Anti-immigration activist Peter Brimelow, who operates a website the Southern Poverty Law Center has labeled a hate group, is suing The New York Times for referring to him as an "open white nationalist."
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Brimelow, author of "Alien Nation: Common Sense About America’s Immigration Disaster," filed the $5 million suit against the Times on Thursday and is accusing the newspaper of breaking its own policies by unfairly labeling him a white nationalist and not issuing a correction when he requested one.
The newspaper implied "race hatred and traits inconsistent with his profession," the lawsuit states. "Plaintiff has been injured in his good name, fame, credit, profession and reputation as a man, and in his various public and private positions."
The Times said in a statement that it stands by its work "and will defend against the claim vigorously."
The lawsuit cites Times editorial standards -- such as commitment to fairness and impartiality, refraining from editorialization and pledging to correct all factual errors --that it says the news outlet failed to uphold when reporting about him.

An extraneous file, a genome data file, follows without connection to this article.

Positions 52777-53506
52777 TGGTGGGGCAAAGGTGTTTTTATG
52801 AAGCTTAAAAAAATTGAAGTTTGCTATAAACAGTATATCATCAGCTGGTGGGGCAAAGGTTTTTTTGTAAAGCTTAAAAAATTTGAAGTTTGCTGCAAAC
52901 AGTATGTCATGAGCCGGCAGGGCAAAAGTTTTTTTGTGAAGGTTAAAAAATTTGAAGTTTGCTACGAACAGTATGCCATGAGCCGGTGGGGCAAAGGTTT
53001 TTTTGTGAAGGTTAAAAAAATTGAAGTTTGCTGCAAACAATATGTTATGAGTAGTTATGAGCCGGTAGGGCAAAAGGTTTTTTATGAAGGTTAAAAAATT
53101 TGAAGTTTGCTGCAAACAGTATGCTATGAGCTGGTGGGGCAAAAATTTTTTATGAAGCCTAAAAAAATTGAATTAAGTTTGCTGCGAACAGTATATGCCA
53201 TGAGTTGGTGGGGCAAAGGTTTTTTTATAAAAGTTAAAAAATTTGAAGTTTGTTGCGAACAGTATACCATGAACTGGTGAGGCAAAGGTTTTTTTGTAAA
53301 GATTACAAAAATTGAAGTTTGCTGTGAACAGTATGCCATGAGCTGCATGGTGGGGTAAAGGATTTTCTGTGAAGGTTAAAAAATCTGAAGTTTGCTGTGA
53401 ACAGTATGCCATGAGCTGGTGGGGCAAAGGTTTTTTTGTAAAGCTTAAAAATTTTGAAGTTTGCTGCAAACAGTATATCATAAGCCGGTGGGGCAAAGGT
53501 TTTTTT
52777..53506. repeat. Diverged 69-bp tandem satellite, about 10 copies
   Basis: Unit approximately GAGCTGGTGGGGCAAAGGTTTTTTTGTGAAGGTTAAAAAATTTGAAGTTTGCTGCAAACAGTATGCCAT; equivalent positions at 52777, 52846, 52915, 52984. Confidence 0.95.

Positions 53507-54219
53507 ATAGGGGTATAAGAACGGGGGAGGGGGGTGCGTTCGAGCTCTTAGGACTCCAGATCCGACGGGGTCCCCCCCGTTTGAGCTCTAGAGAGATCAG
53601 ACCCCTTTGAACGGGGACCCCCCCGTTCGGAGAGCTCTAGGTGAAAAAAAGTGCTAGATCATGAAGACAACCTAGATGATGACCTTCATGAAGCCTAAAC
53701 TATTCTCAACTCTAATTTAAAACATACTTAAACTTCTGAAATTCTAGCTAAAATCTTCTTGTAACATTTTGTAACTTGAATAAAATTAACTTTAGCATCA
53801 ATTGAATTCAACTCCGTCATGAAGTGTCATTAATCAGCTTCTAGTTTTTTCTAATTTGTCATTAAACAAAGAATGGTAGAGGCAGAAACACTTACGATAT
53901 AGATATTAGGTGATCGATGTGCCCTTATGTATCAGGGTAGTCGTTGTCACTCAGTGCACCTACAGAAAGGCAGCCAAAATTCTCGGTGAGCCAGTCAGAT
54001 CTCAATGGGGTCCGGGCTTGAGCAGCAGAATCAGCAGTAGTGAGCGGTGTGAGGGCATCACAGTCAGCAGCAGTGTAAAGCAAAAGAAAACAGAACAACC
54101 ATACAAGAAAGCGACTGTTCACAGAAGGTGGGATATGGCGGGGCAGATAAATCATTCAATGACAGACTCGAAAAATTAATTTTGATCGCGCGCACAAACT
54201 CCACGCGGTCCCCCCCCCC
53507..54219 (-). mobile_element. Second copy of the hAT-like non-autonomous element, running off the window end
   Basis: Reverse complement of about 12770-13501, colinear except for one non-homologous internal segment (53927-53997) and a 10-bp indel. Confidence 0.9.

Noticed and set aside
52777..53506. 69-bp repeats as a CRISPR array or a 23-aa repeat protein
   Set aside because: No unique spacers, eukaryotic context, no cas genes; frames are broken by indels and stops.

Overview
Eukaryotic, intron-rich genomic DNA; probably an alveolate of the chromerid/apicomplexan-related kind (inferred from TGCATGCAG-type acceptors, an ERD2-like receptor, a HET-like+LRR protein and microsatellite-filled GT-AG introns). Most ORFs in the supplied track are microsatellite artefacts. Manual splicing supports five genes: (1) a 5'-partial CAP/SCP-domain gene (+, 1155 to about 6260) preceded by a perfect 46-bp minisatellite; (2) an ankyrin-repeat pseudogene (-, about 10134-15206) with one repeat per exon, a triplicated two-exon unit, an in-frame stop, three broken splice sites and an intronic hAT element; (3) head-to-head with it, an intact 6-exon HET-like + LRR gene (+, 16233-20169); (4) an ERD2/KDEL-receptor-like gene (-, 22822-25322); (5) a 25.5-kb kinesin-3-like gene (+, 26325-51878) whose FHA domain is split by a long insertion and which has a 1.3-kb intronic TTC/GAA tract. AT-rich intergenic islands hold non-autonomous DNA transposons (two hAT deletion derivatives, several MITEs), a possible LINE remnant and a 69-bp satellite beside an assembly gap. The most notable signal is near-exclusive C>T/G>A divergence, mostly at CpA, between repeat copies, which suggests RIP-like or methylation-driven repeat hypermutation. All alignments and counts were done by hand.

Brimelow -- whose website VDARE is named after Virginia Dare, believed to be the first white child born in North America -- also condemns the Times for relying on a characterization of his ideology as white nationalist from the Southern Poverty Law Center. He says the organization is "disreputable."
The group's profile of Brimelow himself includes quotes from the author claiming that Latino people are more prone to rape than those of other ethnic groups and that changes in federal law in the 1960s created a system in which people from "third-world countries" accounted for most immigration to the U.S. The center describes VDARE as an "immigrant-bashing hate site that regularly publishes works by white supremacists."
In Brimelow's lawsuit, he emphasizes his constitutional right to express his opinions even if controversial and points to his characterization of himself as a "civic nationalist" in the past.
Media Matters for America editor Parker Molloy, who tweeted about the lawsuit, quoted Brimelow as saying, "My heart is with civic nationalism, but my head is with racial nationalism," in her 2018 interview with the author.
The Times didn't reach out to Brimelow, "who did and does deny being a white nationalist, let alone an 'open white nationalist,'" before publishing the articles that mentioned him, the lawsuit said. Additionally, the Times didn't issue a correction after Brimelow demanded it do so, the lawsuit states.
After he contacted the newspaper, it removed the word "open" from "open white nationalist" in an online version of one article and linked the word "white nationalist" to the Southern Poverty Law Center's website, the suit says.